Berneslai Homes turns to DNA marking for added van security

DNA crime fighting (Demo)

A Barnsley housing provider and its local council have turned to synthetic DNA to protect its vans against break-ins and criminal damage.

More than half of builders in the UK have been the victims of tool theft, according to research by the Federation of Master Builders (FMB), with vans often targeted by thieves trying to get to the tools they believe are kept inside.

Berneslai Homes has also fallen victim to such crimes and now, working with Barnsley Council, it has turned to Selecta DNA to help protect its vans.

The housing provider has already fitted its vehicles with Thatcham alarm systems, strong boxes, and Telematics systems; DNA marking is intended to offer an extra layer of security.

“Vehicle break ins have a significant impact upon the service we are able to provide our customers,” said Lee Winterbottom, Berneslai’s construction services manager. “A van off the road that has sustained damage impacts upon our ability to carry out the day job – maintaining the homes of our tenants.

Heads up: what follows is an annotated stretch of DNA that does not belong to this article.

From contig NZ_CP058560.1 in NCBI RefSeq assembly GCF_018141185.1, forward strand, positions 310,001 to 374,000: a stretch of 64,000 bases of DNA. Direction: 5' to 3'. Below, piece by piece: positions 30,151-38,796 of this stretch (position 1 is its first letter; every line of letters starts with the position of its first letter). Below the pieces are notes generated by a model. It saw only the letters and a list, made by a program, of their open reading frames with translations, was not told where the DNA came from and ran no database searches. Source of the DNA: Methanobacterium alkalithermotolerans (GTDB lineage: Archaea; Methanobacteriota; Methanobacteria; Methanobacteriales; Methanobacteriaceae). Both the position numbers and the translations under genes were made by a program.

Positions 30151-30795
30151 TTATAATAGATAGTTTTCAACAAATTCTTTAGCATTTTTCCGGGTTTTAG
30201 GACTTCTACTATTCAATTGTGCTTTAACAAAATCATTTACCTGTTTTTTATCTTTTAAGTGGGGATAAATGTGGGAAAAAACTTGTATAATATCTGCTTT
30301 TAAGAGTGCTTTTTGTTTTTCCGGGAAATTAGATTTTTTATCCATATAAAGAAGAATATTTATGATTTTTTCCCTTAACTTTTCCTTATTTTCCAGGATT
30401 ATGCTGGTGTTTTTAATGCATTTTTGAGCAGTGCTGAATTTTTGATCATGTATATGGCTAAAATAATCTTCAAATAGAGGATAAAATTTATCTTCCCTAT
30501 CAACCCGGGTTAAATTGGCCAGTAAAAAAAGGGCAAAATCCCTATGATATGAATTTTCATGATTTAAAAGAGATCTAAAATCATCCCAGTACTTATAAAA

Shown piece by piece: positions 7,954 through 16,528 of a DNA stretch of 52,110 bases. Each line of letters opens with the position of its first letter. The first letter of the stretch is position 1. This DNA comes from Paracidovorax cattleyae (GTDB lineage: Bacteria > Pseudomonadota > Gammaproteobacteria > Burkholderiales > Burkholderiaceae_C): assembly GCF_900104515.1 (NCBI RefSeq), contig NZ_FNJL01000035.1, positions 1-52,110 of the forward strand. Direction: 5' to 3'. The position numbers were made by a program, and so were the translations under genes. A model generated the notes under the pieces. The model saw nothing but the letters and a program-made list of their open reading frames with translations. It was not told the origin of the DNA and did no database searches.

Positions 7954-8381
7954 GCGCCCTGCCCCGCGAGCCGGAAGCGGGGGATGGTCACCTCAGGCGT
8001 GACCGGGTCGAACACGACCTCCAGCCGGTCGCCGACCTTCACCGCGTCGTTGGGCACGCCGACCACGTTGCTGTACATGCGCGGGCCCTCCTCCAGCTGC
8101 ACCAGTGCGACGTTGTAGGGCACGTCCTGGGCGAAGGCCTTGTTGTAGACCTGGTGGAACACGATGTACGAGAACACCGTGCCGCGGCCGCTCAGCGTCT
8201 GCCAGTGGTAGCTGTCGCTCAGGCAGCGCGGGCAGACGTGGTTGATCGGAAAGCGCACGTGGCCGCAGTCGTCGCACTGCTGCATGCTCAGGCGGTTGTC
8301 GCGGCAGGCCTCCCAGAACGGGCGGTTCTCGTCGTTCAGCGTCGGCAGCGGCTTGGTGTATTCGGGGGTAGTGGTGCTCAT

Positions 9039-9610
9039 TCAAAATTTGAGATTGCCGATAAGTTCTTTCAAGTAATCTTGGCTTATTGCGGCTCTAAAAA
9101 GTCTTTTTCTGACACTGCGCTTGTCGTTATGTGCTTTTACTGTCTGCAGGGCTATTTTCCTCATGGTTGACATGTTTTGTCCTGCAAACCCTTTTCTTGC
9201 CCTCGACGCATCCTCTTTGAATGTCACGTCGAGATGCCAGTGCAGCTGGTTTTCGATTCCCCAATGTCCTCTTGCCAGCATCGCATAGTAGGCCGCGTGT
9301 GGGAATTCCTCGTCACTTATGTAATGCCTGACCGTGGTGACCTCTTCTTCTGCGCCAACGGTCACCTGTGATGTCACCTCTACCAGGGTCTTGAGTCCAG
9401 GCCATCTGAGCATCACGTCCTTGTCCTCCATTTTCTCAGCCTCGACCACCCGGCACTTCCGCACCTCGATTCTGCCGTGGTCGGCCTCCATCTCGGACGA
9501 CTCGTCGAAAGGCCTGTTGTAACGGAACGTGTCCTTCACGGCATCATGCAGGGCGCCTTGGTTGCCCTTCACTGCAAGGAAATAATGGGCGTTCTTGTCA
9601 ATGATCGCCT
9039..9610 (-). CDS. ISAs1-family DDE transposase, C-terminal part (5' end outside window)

“There’s also nothing more frustrating than having to deal with a vehicle that has been extensively damage by thieves – only for them to find it’s empty of tools. The steps we have already put in place have had a huge impact upon the number of incidents, but we felt we could do even more to protect our assets.”

Selecta DNA’s products work by forensically marking assets with synthetic DNA that forms a unique code. This is stored on the company’s database. A code found on an item of property or criminal can then be identified back to a specific owner and location.

It is claimed this technology effectively renders the tool worthless to anyone other than its legitimate owner. The patented, unique forensic marking solution is endorsed by UK Police Forces and proving to be an invaluable weapon in crime prevention.


Main Image: (From left to right) Adam Gill, Construction Services (CS), Berneslai Homes; Jack Barry Regan (South Yorkshire Police); Adrian Hunt, Barnsley Council; Lee Winterbottom and Mick Spencer, both CS


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